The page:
By Edward Nawotka, Editor-in-Chief
In today’s feature story, “One Year of Translating, Selling Swedish Literature Direct,” Claes Ericson, publisher of Sweden’s Stockholm Text reflects on one year in business. Having published 15 titles exclusively as ebooks, one of his takeaways is the decision to begin publishing his books in print. Despite having sold between 50,000–100,000 titles in 2012, he believes that he may have sacrificed as much as 75% of potential sales because his books were not available in print.
Ericson notes: “We are going to change our distributor to Consortium, which means we will now publish all our books in print as well as digital. For our next crime novel we will print 10,000 copies to start, and these will be distributed to stores. Of course that increases our costs — it costs $15,000 to translate a book, and now with print that will be even higher. But the upside is higher also, in that we will have a greater retail presence.”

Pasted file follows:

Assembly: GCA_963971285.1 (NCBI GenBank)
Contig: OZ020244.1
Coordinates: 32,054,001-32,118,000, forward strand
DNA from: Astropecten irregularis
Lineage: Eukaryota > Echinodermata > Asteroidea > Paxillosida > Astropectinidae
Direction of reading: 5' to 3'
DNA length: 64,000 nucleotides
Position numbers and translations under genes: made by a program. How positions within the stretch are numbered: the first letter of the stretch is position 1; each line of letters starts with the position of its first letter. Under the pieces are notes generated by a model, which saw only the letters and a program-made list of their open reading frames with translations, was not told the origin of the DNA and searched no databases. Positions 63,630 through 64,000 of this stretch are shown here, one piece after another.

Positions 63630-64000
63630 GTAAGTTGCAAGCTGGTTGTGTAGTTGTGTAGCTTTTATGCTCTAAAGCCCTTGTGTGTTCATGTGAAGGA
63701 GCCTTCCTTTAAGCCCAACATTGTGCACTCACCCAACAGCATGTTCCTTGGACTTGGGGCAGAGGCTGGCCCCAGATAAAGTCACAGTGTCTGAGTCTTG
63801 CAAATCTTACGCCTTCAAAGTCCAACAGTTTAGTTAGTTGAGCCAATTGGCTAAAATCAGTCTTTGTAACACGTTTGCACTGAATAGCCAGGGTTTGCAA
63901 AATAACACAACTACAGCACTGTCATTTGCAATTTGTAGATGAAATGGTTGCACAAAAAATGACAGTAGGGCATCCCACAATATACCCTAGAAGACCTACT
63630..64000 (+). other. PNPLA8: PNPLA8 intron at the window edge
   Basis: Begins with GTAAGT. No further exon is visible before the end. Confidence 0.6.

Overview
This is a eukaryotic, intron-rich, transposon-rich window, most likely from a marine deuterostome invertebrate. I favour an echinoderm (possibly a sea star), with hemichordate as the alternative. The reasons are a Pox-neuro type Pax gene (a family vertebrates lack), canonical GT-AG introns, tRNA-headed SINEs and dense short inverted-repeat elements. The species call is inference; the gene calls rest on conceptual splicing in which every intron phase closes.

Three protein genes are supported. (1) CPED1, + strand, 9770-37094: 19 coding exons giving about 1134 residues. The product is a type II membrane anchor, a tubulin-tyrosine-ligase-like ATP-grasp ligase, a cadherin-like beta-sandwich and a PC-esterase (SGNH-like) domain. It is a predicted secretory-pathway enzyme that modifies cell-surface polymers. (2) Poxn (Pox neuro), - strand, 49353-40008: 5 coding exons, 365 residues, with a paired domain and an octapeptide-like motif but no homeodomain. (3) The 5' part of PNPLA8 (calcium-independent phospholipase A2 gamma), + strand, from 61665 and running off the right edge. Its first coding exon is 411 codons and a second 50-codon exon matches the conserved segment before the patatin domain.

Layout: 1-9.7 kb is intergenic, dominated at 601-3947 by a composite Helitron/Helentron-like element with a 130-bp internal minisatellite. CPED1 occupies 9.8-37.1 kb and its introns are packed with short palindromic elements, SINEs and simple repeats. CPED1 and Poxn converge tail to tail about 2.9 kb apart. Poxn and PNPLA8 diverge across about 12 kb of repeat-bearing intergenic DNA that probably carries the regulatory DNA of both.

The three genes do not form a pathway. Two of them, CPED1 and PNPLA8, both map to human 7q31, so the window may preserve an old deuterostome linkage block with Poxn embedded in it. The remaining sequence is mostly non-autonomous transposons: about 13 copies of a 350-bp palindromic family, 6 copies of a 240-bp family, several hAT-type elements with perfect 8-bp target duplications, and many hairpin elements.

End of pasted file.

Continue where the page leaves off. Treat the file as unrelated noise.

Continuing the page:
Publishing in print has a very strong potential upside: bookstore and library sales being the most obvious. But publishing in print and subsequent distribution raises the expense and complicates the process: you suddenly have to deal shipping and returns, new design and production expenses, additional workflow considerations, sales personnel, etc.
Is it, in the day and age of increasingly shrinking bookstore shelves, is print still worth it for small publishers? Of course, the very definition of a “small publisher” is fungible, but for the sake of argument, lets say a publisher that does 225 or fewer books per year.
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